Help for Sweetie Pie

Network: Assistance with networking, finances and dealing with government were offered yesterday at the Baltimore African-American Business Forum.

March 01, 2000|By Kristine Henry | Kristine Henry,SUN STAFF

After working with drug abusers and the homeless for nearly two decades, Tammy D. Brayboy needed a change.

I was burned out, she said. Then I started to follow my heart, I started to follow what made me happy.

Cheesecake makes her happy. Her cheesecake makes her friends and family happy. She wants it to make you happy. Brayboy attended yesterdays first Baltimore African-American Business Forum in hopes of finding out how she can get her 3-year-old home-based business, Sweetie Pie, off the ground and her cakes and pastries onto Baltimoreans tables.

So far, shes used word of mouth, doing birthday parties and wedding receptions. She wants to have her own catering and event-planning company. Yesterdays forum at the Hyatt Regency was aimed at people like her -- those who want to network, who want to know what types of loans are available and those who need help navigating bureaucracies in search of funding or a chance to bid on government contracts.

I want to find out who can help me, who can mentor me through this process, said Brayboy, 39, who has a masters in public administration from the University of Baltimore and a Baltimore International College culinary degree.

The forum was sponsored by American Express, Empower Baltimore Management Corp., the Downtown Partnership of Baltimore and the Baltimore branch of the NAACP. Speakers included state Sen. Clarence M. Mitchell IV; Tina Jolivet, director of the governors Office of Minority Affairs; and Kenneth Oliver, senior vice president of the Development Credit Fund.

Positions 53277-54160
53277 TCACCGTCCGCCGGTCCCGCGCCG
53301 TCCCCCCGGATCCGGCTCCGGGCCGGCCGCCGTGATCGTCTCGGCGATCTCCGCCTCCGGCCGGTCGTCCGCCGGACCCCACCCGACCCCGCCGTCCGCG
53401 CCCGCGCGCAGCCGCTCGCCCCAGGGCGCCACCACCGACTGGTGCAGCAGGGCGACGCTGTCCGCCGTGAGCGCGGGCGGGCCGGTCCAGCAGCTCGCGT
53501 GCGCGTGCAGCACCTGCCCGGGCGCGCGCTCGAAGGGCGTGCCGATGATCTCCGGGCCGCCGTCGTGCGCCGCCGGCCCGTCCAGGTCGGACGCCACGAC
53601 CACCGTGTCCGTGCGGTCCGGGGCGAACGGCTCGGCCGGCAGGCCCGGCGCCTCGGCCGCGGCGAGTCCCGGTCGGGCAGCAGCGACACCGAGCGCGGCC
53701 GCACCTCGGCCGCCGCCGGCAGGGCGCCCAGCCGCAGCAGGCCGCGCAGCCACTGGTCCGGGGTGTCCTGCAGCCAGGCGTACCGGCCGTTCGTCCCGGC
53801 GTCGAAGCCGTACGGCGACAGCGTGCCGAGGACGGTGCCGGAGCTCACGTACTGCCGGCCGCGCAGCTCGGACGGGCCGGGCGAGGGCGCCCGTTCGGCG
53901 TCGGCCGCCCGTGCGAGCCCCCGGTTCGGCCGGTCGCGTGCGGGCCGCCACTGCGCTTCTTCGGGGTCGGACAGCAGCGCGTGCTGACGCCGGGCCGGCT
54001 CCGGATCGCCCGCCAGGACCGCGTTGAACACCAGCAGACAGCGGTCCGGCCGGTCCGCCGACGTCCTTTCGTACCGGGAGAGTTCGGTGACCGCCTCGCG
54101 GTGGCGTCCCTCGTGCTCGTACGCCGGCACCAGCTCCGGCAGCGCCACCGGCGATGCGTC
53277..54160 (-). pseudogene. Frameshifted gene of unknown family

Phillip L. Gilliam, president of 3-year-old Antibody Inc. in Abingdon, said the forum was exactly what he was looking for. The Bell Atlantic engineer is the inventor of antibody situational support devices that help protect athletes and manual laborers from injuries. His custom-made compression shorts, for example, look like biking shorts, but are made of a thick rubber-like material that protects muscles. Hes already sold a few to Ravens team members, and he hopes to get the entire National Football League on board -- and, in turn, laborers and amateur athletes coast to coast.

He came to the forum to network. I wanted to know more about government contracts and how to access them and to find out about financing, he said. Im talking to venture capitalists because I need patient money.

The event, which was free to the public, was coordinated by LaRian L. Finney, president and chief executive officer of Visionary Marketing Group Inc. Planners had hoped for at least 200 people; 242 attended. My company was contacted by the Downtown Partnership, which has been under some heat for lack of outreach to the African-American community, Finney said. But were not going to worry about 1999 and the past, but look at 2000 and push forward.

Ive already booked the Hyatt for 2001, he said. It will be in the big ballroom with thousands of people.

Laurie B. Schwartz, who is on a six-month leave from her position as president of the Downtown Partnership to be temporary deputy mayor for economic development, agreed that her group could do more to reach out to members of minority groups. Last spring, we did take a look at our role in minority business development in the previous five years and found that, in fact, in the past year we were not as active as we had been previously, she said. We started looking at what an appropriate role would be, realizing there are a lot of organizations who have exclusive missions of supporting minority business development.

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